Author Offers Tips for Unmarried and Single Americans Week (Sept 21-27)

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Unmarried and Single Americans Week, an annual celebration, focuses attention on the millions of Americans who are not married. 1.25 million babies (one third of all births) are born each year in the U.S. to unmarried parents.

Unmarried and Single Americans Week, an annual celebration, focuses attention on the millions of Americans who are not married. 1.25 million babies (one third of all births) are born each year in the U.S. to unmarried parents. Brette Sember, author of Unmarried with Children: The Complete Guide for Unmarried Families (Adams Media, August 2008, ISBN: 978-1-59869-587-8) , says, "Many people just assume these babies are born to young single moms, when in fact 41% of these births are to unmarried cohabitating couples. Births to single women over age 35 recently doubled and rates of non-marital births among single white mothers rose 92%. People no longer get married, then have the baby. A significant portion of couples never marry, or marry years after becoming parents. We are experiencing a dramatic shift in how families are formed."

The U.S. Census recently released new data tied to this weeklong celebration. In 2006:

  •     12.9 million single parents were living with their children
  •     39% of opposite-sex unmarried partner homes included children
  •     6 million households were unmarried partner households (5.2 million opposite sex and 780,000 same sex)

Sember says, "Unmarried couples face huge challenges in our marriage-centric society. Married couples are automatically legal parents together, while an unmarried father must go through a legal procedure to become the "real" father. Unmarried couples face other hurdles, such as discrimination in adoption or fertility treatments, unfair income tax treatment, as well as a general lack of understanding by doctors, teachers, and neighbors. Society and the legal system are not set up to recognize and support unmarried parents, and so many find themselves feeling ignored or misunderstood."

Why are unmarried families growing? Sember points to the dramatic increase in Hollywood parents who never marry. Angelina Jolie and Brad Pitt are the most famous, but the list grows longer every single day. "Divorce has also set the bar here. It is not unusual anymore for a child to grow up with divorced parents. Unmarried parents are the next logical progression step in what is acceptable in our society."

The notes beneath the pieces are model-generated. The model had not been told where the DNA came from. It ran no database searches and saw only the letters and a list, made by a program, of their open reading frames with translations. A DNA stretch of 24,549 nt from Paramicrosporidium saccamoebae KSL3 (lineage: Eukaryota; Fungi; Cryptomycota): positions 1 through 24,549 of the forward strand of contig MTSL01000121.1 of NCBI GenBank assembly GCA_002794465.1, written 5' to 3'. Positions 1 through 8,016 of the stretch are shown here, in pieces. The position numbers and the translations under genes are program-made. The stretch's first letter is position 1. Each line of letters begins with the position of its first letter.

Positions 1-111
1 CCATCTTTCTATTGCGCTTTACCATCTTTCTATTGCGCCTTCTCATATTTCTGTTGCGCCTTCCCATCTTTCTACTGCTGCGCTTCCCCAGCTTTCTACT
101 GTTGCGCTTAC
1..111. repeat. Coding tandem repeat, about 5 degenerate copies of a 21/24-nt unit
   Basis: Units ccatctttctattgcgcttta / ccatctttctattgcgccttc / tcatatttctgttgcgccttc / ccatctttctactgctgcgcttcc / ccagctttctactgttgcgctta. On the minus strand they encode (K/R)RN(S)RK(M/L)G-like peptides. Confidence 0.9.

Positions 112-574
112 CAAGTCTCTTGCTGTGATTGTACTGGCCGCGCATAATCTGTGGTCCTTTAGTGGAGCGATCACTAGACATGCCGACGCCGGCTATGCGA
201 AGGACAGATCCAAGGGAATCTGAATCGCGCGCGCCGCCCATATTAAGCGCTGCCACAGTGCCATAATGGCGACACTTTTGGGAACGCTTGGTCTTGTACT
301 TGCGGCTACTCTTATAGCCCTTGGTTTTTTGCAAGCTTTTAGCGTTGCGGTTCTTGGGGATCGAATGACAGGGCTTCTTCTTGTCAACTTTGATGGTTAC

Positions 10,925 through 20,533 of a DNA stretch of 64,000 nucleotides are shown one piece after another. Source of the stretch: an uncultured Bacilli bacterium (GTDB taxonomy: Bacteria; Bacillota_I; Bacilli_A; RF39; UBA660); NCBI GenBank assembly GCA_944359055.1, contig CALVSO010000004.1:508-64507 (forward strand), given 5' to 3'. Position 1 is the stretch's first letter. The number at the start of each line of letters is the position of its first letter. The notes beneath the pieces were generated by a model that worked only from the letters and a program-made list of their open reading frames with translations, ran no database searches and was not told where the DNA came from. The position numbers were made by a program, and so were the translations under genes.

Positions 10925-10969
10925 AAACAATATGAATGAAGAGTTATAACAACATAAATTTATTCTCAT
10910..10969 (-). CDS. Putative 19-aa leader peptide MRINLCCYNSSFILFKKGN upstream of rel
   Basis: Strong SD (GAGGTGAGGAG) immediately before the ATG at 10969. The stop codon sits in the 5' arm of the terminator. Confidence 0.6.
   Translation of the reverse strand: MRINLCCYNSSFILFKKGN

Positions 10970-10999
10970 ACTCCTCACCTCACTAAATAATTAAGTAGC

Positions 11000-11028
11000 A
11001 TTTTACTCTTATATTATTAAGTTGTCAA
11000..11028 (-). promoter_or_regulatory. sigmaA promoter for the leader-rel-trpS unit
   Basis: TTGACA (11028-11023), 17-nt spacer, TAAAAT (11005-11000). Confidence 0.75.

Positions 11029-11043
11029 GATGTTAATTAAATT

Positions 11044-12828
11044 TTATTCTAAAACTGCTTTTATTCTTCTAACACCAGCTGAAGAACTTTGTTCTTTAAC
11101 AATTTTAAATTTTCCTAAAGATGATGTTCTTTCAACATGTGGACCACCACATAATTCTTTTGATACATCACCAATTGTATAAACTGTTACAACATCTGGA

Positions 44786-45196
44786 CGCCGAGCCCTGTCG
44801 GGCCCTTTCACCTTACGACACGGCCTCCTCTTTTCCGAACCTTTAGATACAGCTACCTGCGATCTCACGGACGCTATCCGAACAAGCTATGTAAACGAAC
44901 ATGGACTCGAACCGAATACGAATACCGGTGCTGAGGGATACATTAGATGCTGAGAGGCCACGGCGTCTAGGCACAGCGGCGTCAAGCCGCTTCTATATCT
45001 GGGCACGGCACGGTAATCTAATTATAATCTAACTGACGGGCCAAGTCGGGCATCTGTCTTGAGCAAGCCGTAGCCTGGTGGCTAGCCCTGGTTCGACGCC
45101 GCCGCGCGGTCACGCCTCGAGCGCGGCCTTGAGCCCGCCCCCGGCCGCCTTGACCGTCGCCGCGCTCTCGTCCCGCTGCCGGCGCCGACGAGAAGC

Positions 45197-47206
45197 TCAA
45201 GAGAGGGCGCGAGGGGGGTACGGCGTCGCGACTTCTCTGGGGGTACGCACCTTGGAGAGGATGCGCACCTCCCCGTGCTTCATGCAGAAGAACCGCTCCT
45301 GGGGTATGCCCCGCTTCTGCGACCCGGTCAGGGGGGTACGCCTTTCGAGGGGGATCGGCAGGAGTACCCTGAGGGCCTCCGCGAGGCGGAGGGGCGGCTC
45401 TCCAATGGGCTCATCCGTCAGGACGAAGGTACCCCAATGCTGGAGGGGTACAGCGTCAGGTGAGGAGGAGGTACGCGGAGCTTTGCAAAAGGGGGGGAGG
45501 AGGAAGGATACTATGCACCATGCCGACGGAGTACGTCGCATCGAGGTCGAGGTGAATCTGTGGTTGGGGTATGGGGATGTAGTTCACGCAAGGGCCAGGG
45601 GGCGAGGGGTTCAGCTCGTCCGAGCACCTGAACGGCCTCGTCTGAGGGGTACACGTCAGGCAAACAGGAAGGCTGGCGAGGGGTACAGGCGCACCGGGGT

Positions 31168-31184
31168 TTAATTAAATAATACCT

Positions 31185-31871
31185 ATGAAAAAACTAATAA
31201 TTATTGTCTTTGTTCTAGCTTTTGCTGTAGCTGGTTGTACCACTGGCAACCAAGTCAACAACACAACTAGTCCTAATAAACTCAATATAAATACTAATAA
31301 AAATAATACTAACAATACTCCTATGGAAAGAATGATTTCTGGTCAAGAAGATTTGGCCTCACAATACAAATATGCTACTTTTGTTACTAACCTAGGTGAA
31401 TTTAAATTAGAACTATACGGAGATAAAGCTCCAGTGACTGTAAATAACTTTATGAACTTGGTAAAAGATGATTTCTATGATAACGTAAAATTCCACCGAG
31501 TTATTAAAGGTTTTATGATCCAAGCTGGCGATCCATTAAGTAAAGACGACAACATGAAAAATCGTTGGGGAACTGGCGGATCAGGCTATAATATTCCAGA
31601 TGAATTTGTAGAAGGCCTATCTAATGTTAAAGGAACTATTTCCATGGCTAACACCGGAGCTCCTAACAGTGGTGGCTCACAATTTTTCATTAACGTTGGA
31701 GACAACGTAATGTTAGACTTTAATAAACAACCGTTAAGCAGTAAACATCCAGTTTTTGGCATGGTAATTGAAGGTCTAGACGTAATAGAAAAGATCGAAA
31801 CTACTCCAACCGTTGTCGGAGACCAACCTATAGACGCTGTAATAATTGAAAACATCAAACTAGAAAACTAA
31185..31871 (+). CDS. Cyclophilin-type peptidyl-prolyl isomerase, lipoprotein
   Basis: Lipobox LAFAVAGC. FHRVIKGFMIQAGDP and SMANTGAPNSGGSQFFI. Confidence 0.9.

Sember offers these tips for unmarried families:

  •     Establish legal paternity from the start. If you are both biological parents, you need to file an Acknowledgment of Paternity. This will make everyone's rights clear and prevent problems down the road with proving parentage to schools or if you split up and child support is needed.
  •     Create an arrangement that works for you. Whether you share a household, live separately, or have never been romantic partners, you have the complete freedom to work together to create financial and practical arrangements that fit your family's needs. You can share expenses and time in any way that works for you.
  •     Plan for the future. Even though you understand your family's dynamic, others may not. Because of this it is essential that you have wills, powers of attorney, school authorizations, child medical permissions, and health care directives at the ready.
  •     Expect respect. Others may not agree with your family arrangement, however this is the loving family that is raising your child. Insist you be treated with the respect other families receive.

Unmarried with Children: The Complete Guide for Unmarried Families (Adams Media, August 2008, ISBN: 978-1-59869-587-8) is a guide to the confusing landscape unmarried families must face. Written by Brette Sember, a former attorney and expert in the area of non-traditional families, with a technical mental health review by Philip Hall, Ph.D., this complete guide offers all the information unmarried families need, such as information about:

  •     Adoption and Infertility Treatments for Unmarried Couples
  •     Rights of Unmarried Parents (Raising Children Together or Apart)
  •     Choosing a Last Name for Your Child
  •     Creating Legal Authority for an Unmarried Partner-Parent
  •     Unmarried Step-Parenting
  •     Children's Rights in Unmarried Families
  •     Financial Organization for Unmarried Families
  •     Paternity
  •     Arranging Court-Ordered or Independent Child Support
  •     Explaining Your Situation to Other People
  •     Wills, Inheritances, Guardians, Benefits and More
  •     How to Successfully Parent in Your Situation
  •     How to Deal with a Break Up
  •     Common Law Marriages and Domestic Partnerships

Unmarried with Children also addresses the concerns of other unmarried parents, such as gay couples, single mothers, and parents who are no longer a couple, but are co-parenting to raise their child. Review copies are available. The author is available for interviews about this topic. For more information, visit http://www.UnmarriedwithChildren.net.

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BRETTE SEMBER

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